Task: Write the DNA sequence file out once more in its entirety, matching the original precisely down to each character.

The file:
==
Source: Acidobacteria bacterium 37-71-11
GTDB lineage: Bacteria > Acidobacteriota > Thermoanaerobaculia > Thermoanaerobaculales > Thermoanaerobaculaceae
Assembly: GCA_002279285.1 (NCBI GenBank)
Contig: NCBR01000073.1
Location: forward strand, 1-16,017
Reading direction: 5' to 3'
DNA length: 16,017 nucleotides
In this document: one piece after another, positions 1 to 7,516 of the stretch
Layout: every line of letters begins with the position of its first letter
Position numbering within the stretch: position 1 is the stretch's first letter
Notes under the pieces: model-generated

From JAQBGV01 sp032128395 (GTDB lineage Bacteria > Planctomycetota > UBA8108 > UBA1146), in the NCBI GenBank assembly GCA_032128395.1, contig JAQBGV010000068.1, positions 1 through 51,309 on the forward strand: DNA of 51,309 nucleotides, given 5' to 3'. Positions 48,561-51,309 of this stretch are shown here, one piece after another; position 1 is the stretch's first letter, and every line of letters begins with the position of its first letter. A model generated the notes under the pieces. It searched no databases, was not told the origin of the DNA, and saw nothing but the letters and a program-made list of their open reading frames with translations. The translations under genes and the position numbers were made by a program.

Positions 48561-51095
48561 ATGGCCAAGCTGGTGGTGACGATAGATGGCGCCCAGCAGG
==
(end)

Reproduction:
Source: Acidobacteria bacterium 37-71-11
GTDB lineage: Bacteria > Acidobacteriota > Thermoanaerobaculia > Thermoanaerobaculales > Thermoanaerobaculaceae
Assembly: GCA_002279285.1 (NCBI GenBank)
Contig: NCBR01000073.1
Location: forward strand, 1-16,017
Reading direction: 5' to 3'
DNA length: 16,017 nucleotides
In this document: one piece after another, positions 1 to 7,516 of the stretch
Layout: every line of letters begins with the position of its first letter
Position numbering within the stretch: position 1 is the stretch's first letter
Notes under the pieces: model-generated

From JAQBGV01 sp032128395 (GTDB lineage Bacteria > Planctomycetota > UBA8108 > UBA1146), in the NCBI GenBank assembly GCA_032128395.1, contig JAQBGV010000068.1, positions 1 through 51,309 on the forward strand: DNA of 51,309 nucleotides, given 5' to 3'. Positions 48,561-51,309 of this stretch are shown here, one piece after another; position 1 is the stretch's first letter, and every line of letters begins with the position of its first letter. A model generated the notes under the pieces. It searched no databases, was not told the origin of the DNA, and saw nothing but the letters and a program-made list of their open reading frames with translations. The translations under genes and the position numbers were made by a program.

Positions 48561-51095
48561 ATGGCCAAGCTGGTGGTGACGATAGATGGCGCCCAGCAGG